38: In my view, the narrow meaning is more likely to have been in the contemplation of Parliament when the Act was passed. The focus of section 4 is on the acts made lawful by section 1. It is unlikely that, in enacting the conscience clause, Parliament had in mind the host of ancillary, administrative and managerial tasks that might be associated with those acts. Parliament will not have had in mind the hospital managers who decide to offer an abortion service, the administrators who decide how best that service can be organised within the hospital (for example, by assigning some terminations to the Labour Ward, some to the Fetal Medicine Unit and some to the Gynaecology Ward), the caterers who provide the patients with food, and the cleaners who provide them with a safe and hygienic environment. Yet all may be said in some way to be facilitating the carrying out of the treatment involved. The managerial and supervisory tasks carried out by the Labour Ward Co-ordinators are closer to these roles than they are to the role of providing the treatment which brings about the termination of the pregnancy. "Participate" in my view means taking part in a "hands-on" capacity.

My first objection to this is that there is absolutely no factual or legal basis on for the Court to decide that the "narrow interpretation" is more likely to have been "in the contemplation of Parliament". There appears to have been no reference made to the Parliamentary Debates as is allowed by the case of Pepper v Hart [1993] AC 593 and which would have revealed that the Abortion Act was only passed because of the conscience clause in s4 and assurances that there would be no compulsion regarding participation in Abortion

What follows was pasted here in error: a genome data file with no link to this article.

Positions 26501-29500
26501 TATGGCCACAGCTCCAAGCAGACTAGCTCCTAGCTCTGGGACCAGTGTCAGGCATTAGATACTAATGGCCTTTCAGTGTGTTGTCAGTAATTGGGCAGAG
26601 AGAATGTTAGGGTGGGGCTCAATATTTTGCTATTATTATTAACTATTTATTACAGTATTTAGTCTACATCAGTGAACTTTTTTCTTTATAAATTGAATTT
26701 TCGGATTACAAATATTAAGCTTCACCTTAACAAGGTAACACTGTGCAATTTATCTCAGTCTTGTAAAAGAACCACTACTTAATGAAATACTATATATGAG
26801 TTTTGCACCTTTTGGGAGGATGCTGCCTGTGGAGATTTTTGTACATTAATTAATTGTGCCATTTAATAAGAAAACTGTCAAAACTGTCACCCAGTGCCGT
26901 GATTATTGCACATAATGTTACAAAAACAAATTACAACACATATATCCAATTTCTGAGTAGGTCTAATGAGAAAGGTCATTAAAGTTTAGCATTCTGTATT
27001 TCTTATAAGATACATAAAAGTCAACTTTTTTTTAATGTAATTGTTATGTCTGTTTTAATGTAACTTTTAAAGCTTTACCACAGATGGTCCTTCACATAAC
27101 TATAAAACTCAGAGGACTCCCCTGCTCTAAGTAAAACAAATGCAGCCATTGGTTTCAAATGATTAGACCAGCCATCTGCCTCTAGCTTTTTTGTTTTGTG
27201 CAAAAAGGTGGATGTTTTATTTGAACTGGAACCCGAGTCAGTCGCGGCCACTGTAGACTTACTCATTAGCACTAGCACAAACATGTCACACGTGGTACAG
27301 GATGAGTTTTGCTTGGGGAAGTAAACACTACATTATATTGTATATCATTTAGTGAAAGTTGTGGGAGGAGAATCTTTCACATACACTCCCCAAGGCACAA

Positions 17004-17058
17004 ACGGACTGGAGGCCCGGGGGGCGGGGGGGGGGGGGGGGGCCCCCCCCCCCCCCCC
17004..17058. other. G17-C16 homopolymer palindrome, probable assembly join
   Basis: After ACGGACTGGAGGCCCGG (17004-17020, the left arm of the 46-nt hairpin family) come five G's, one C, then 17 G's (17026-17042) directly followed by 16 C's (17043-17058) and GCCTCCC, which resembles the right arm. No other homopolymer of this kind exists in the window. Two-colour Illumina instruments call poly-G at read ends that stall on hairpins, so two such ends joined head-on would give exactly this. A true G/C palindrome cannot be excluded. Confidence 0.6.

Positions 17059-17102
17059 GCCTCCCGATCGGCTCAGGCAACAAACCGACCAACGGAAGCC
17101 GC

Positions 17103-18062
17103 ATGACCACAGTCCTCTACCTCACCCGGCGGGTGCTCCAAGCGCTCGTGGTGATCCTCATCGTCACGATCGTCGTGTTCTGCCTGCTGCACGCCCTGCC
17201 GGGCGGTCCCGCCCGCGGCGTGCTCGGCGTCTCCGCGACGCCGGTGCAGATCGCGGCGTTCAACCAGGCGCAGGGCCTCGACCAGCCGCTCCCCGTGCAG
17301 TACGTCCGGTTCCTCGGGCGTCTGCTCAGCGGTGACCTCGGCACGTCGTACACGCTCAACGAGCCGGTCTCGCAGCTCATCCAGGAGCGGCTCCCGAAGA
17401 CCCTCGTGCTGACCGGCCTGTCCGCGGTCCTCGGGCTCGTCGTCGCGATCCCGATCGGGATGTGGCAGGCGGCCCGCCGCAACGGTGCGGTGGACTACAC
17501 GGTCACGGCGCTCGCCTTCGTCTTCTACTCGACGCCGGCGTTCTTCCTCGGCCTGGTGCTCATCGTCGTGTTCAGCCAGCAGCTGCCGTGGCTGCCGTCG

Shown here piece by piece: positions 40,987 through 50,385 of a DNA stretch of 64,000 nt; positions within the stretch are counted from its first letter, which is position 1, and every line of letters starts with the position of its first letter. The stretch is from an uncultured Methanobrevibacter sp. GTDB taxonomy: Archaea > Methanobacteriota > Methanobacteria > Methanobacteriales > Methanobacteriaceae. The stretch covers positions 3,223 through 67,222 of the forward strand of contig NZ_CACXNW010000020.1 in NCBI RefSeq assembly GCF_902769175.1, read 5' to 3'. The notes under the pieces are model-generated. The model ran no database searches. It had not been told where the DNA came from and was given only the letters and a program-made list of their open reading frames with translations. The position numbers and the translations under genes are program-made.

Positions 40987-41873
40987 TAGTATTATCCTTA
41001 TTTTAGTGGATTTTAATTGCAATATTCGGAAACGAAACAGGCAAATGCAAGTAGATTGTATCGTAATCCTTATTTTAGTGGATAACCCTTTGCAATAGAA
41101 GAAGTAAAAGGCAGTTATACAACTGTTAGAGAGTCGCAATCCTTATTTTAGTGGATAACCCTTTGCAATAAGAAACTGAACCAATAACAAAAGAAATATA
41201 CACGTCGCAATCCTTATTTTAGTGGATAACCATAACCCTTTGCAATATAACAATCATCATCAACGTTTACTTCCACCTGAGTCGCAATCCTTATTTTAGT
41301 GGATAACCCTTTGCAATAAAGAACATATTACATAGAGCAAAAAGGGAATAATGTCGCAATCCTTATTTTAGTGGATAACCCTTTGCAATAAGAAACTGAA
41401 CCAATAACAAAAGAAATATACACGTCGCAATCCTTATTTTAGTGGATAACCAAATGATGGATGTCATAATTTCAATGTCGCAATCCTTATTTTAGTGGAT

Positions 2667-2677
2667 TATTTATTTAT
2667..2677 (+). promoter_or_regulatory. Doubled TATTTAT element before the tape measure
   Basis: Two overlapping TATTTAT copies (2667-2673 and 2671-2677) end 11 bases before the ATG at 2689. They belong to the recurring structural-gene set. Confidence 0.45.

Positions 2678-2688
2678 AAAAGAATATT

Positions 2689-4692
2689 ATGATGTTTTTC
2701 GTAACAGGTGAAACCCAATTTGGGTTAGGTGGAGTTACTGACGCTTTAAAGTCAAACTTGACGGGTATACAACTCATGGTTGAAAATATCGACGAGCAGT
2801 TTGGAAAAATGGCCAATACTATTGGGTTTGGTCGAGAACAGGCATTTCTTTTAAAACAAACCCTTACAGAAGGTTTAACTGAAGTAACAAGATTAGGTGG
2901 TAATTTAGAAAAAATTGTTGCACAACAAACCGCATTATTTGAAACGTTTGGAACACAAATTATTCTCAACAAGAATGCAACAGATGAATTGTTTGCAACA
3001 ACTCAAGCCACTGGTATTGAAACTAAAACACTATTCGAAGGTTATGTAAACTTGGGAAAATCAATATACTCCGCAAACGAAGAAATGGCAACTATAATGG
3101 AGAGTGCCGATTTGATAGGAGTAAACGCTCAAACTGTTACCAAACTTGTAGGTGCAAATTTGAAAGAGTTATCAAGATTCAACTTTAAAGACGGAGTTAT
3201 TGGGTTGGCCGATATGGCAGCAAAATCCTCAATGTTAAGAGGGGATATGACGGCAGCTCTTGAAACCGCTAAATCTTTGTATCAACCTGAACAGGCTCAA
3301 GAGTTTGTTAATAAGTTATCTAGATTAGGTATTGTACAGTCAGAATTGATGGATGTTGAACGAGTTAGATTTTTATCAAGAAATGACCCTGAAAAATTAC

There seemed no recognition that the  job of a Labour Ward Co-ordinator required a medical qualification and was carried out by these Midwives in their capacity as qualified Midwives so the comparison Lady Hale makes with cleaners etc is simply fatuous 

More worryingly the Judgment deals with 2 issues relating to Abortion but which were not part of the issues before the Court

In para 36 Lady Hale says that the Conscience Clause provisions in s4 do not cover a Doctor who is asked to sign an authorisation form to legalise an Abortion 
"In Janaway [1989] AC 537, 572 Lord Keith pointed out that such an interpretation would not cover the doctors forming the opinions required by section 1 and signing the certificates to that effect" 
This is actually a complete misrepresentation of Lord Keiths remarks in Janaway where after discussing whether s4 applied to Doctors Certificates he said (very correctly) 
"I do not think it appropriate to express any opinion on the matter."
I rather wish Lady Hale had accepted the same degree of proper Judicial restraint in commenting on matters which were not specifically part of the issues in the case especially having regard to the fact that Doctors Organisations were not represented at the Supreme Court case and had not been forewarned that legal decisions might be made relating to them so that they could make representations if they wished.